On Wednesday, Wu said the pause gave the city time to conduct the survey and to lay out a more complete response plan.
On Wednesday, the American Civil Liberties Union of Massachusetts, which initially challenged the tent removals in the courts, welcomed the “proposed public health-oriented approach,” with “viable housing options.” The ACLU said it will continue to monitor “actions on the ground.”
“A public health and equity lens, paired with respect for due process, offers a lasting path to public safety,” Carol Rose, head of the ACLU of Massachusetts, said in a statement.
Wu’s plan largely centers on the Roundhouse, which would provide transitional housing for 60 individuals with 24-hour case management and support services. She has also told community leaders in that part of the city that Boston Medical Center will operate two clinical programs: a transitional care center that would link patients to treatment and a stabilization center that would monitor and care for patients managing intoxication and withdrawal.
However, because the Roundhouse is only a stone’s throw from the intersection, the hotel plan has been lambasted by business and neighborhood groups in the Newmarket Square area, who have raised concerns in recent years about conditions in the area, particularly the drug dealing and use.
Critics say the use of the Roundhouse, so close to the intersection, fails to “decentralize” services from the area — and risks perpetuating the drug problems in the neighborhood.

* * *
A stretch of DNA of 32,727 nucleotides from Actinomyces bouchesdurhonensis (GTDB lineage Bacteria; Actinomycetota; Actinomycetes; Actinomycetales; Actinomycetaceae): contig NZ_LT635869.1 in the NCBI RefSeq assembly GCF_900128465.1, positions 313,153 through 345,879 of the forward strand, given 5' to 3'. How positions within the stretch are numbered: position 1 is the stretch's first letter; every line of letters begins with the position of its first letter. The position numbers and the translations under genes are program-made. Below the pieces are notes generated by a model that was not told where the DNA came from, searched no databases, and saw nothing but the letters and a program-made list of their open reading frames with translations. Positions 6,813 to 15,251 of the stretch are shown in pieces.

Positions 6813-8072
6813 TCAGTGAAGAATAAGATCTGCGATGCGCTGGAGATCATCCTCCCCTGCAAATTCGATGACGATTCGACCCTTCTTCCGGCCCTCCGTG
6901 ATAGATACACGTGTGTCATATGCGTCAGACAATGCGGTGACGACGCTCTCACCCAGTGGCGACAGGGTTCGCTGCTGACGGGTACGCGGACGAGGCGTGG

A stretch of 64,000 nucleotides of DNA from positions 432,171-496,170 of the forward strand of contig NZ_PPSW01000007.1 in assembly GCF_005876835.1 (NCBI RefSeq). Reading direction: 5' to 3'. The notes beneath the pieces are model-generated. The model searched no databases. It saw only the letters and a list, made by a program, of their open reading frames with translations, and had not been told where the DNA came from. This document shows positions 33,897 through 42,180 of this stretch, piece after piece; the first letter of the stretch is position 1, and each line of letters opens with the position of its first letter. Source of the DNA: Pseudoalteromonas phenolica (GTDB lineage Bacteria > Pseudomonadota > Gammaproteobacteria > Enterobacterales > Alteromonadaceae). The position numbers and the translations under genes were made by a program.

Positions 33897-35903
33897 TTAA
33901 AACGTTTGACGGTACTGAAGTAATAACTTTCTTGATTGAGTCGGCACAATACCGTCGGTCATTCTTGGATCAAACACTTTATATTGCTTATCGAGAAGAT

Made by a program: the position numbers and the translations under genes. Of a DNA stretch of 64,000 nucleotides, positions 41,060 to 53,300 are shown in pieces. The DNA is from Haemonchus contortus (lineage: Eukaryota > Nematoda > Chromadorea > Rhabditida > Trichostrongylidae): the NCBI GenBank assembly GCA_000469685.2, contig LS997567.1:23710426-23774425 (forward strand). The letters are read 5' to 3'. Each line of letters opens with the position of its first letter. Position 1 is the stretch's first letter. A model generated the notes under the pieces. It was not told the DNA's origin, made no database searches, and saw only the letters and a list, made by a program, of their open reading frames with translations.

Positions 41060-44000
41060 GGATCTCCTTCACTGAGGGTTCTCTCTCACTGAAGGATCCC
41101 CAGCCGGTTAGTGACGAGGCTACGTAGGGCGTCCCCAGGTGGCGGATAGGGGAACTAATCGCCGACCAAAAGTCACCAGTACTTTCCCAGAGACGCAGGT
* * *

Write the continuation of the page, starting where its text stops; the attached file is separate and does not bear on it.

“We have created a gold mine for drug dealers,” said Steve Fox, chairman of the South End Forum, an umbrella organization for nearby neighborhood groups. He accused Wu and other city leaders of failing to hear the concerns of neighborhood residents and business leaders who have called on the city to spread services across Boston.
At a recent community meeting, Fox noted, not one neighborhood resident supported Wu’s plan. He also said city officials have refused to commit to how long they will seek to use the Roundhouse.
“There has been no flexibility in terms of looking at alternatives,” he said. “There’s no acknowledgement that we’ve been living with this for a decade. [Business] leaders feel as though every suggestion we’ve made has fallen on deaf ears.”
But Brendan Little, a former policy director for the Mayor’s Office of Recovery Services in Boston and a member of the state’s Opioid Recovery and Remediation Fund Advisory Council, praised Wu’s plan as a multipronged approach that addresses immediate needs, especially with the onset of colder weather. He noted that many of the proposed housing units are in other neighborhoods, such as Mission Hill and Jamaica Plain.
Little complimented the plan for its goal of providing immediate transitional housing, as well as wraparound health services “that meets people where they are.”
The approach, he said, is “guided by public health and harm reduction, which I think is really revolutionary for the city of Boston.”
Sahar Fatima and Dharna Noor of the Globe staff contributed to this report.